Offering support and encouragement to the client is impor-tant to help him or her manage anxiety responses. The nurse can validate the overwhelming feelings the client experiences while indicating the belief that the client can make needed changes and regain a sense of control. The nurse encourages the client to talk about the feelings and to describe them in as much detail as the client can toler-ate. Because many clients try to hide their rituals and to keep obsessions secret, discussing these thoughts, behav-iors, and resulting feelings with the nurse is an important step. Doing so can begin to relieve some of the “burden” the client has been keeping to himself or herself.
Teaching Relaxation and Behavioral Techniques
The nurse can teach the client about relaxation tech-niques such as deep breathing, progressive muscle relaxation, and guided imagery. This intervention should take place when the client’s anxiety is low so he or she can learn more effectively. Initially, the nurse can demonstrate and practice the techniques with the cli-ent. Then, the nurse encourages the client to practice these techniques until he or she is comfortable doing them alone. When the client has mastered relaxation techniques, he or she can begin to use them when anxi-ety increases. In addition to decreasing anxiety, the client gains an increased sense of control that can lead to improved self-esteem.
To manage anxiety and ritualistic behaviors, a base-line of frequency and duration is necessary. The client can keep a diary to chronicle situations that trigger obses-sions, the intensity of the anxiety, the time spent perform-ing rituals, and the avoidance behaviors. This record pro-vides a clear picture for both client and nurse. The client then can begin to use exposure and response prevention behavioral techniques. Initially, the client can decrease the time he or she spends performing the ritual or delay performing the ritual while experiencing anxiety. Eventu-ally, the client can eliminate the ritualistic response or decrease it significantly to the point that interference with daily life is minimal. Clients can use relaxation techniques to assist them in managing and tolerating the anxiety they are experiencing.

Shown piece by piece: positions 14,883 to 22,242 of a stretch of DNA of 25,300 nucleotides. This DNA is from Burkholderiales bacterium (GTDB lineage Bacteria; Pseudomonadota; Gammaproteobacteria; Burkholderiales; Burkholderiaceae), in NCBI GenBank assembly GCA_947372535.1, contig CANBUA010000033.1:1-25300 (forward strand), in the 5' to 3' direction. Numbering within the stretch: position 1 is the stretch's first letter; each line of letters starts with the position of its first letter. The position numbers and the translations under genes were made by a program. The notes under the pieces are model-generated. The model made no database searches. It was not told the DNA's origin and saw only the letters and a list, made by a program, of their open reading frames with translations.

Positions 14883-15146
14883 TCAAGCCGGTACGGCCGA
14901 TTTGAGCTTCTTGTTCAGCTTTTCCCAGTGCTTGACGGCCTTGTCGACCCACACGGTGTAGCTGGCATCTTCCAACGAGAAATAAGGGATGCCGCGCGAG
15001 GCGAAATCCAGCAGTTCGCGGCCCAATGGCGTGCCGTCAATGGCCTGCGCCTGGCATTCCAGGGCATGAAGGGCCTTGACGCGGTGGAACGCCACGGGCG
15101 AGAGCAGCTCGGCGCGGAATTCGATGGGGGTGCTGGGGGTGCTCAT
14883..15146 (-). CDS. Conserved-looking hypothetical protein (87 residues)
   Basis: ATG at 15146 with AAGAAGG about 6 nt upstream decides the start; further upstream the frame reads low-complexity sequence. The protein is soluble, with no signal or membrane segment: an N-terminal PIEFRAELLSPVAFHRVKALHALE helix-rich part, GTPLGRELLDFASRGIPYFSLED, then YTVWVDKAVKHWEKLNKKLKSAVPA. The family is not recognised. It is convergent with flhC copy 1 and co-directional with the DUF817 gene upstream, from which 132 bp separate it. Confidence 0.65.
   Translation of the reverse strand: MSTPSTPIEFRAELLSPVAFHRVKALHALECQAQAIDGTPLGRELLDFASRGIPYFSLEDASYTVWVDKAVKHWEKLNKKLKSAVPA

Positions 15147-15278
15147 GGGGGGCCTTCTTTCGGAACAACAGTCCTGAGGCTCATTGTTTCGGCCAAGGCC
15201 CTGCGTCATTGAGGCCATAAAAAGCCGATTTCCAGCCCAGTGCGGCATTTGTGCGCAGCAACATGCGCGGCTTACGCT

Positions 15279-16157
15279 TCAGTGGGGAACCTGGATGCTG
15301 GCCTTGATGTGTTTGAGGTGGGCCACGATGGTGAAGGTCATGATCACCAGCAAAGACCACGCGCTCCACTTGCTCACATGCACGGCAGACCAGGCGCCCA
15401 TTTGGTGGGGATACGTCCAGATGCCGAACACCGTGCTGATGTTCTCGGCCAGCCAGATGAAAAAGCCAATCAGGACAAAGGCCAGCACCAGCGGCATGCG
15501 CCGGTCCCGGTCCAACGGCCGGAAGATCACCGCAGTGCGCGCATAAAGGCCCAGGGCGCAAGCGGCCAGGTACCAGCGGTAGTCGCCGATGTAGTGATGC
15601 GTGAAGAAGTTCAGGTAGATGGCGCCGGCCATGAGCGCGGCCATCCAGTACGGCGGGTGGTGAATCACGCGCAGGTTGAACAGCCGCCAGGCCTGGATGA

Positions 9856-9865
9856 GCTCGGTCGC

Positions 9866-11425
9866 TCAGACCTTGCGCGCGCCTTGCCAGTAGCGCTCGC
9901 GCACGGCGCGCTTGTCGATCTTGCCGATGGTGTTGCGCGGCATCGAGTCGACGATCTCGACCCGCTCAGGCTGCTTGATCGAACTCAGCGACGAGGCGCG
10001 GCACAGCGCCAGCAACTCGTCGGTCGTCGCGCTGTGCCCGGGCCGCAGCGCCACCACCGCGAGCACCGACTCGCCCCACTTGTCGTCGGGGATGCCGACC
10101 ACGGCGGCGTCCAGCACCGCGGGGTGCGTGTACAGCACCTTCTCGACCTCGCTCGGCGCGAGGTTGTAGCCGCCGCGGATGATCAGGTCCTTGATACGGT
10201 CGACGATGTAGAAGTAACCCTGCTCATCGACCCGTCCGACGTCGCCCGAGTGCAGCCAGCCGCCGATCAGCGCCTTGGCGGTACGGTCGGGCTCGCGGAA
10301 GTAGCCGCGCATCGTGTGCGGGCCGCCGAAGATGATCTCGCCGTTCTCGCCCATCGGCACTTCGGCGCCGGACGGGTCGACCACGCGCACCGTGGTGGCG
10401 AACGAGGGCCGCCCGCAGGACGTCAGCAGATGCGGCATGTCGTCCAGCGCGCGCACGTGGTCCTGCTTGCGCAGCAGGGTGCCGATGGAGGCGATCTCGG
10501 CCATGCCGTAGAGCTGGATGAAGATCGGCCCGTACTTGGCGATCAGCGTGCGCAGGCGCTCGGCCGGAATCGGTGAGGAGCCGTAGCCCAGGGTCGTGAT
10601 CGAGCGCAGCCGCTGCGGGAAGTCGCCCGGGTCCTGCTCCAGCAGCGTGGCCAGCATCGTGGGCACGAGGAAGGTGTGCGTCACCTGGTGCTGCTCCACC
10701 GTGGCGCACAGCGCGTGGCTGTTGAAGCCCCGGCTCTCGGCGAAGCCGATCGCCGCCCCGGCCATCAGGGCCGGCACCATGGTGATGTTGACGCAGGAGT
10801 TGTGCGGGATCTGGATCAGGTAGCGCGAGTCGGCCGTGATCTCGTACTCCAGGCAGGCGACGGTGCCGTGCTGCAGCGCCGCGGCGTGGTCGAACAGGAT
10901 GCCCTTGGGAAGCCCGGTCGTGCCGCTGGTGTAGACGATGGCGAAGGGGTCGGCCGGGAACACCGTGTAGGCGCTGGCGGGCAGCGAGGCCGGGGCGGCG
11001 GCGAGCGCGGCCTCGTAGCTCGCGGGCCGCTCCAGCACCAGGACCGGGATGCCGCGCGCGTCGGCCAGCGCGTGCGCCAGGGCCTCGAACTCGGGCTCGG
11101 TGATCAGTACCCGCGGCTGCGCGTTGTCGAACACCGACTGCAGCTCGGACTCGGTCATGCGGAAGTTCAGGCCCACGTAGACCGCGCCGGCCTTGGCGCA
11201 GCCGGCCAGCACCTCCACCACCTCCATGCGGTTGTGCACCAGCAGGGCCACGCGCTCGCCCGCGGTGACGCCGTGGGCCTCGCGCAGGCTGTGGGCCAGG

It is important to note that the client must be willing to engage in exposure and response prevention. These are not techniques that can be forced on the client.
Completing a Daily Routine
To accomplish tasks efficiently, the client initially may need additional time to allow for rituals. For example, if breakfast is at 8:00 AM and the client has a 45-minute rit-ual before eating, the nurse must plan that time into the client’s schedule. It is important for the nurse not to inter-rupt or to attempt to stop the ritual because doing so will escalate the client’s anxiety dramatically. Again, the client must be willing to make changes in his or her behavior. The nurse and client can agree on a plan to limit the time spent performing rituals. They may decide to limit the morning ritual to 40 minutes, then to 35 minutes, and so forth, taking care to decrease this time gradually at a rate the client can tolerate. When the client has completed the ritual or the time allotted has passed, the client then must engage in the expected activity. This may cause anxiety and is a time when the client can use relaxation and stress reduction techniques. At home, the client can continue to follow a daily routine or written schedule that helps him or her to stay on tasks and accomplish activities and responsibilities.
Providing Client and Family Education
It is important for both the client and the family to learn about OCD. They often are relieved to find the client is not “going crazy” and that the obsessions are unwanted, rather than a reflection of any “dark side” to the client’s personality. Helping the client and family to talk openly about the obsessions, anxiety, and rituals eliminates the client’s need to keep these things secret and to carry the guilty burden alone. Family members also can better give the client needed emotional support when they are fully informed.
Teaching about the importance of medication compli-ance to combat OCD is essential. The client may need to try different medications until his or her response is satis-factory. The chances for improved OCD symptoms are enhanced when the client takes medication and uses behavioral techniques.
Treatment has been effective when OCD symptoms no longer interfere with the client’s ability to carry out respon-sibilities. When obsessions occur, the client manages resulting anxiety without engaging in complicated or time-consuming rituals. He or she reports regained control over his or her life and the ability to tolerate and manage anxi-ety with minimal disruption.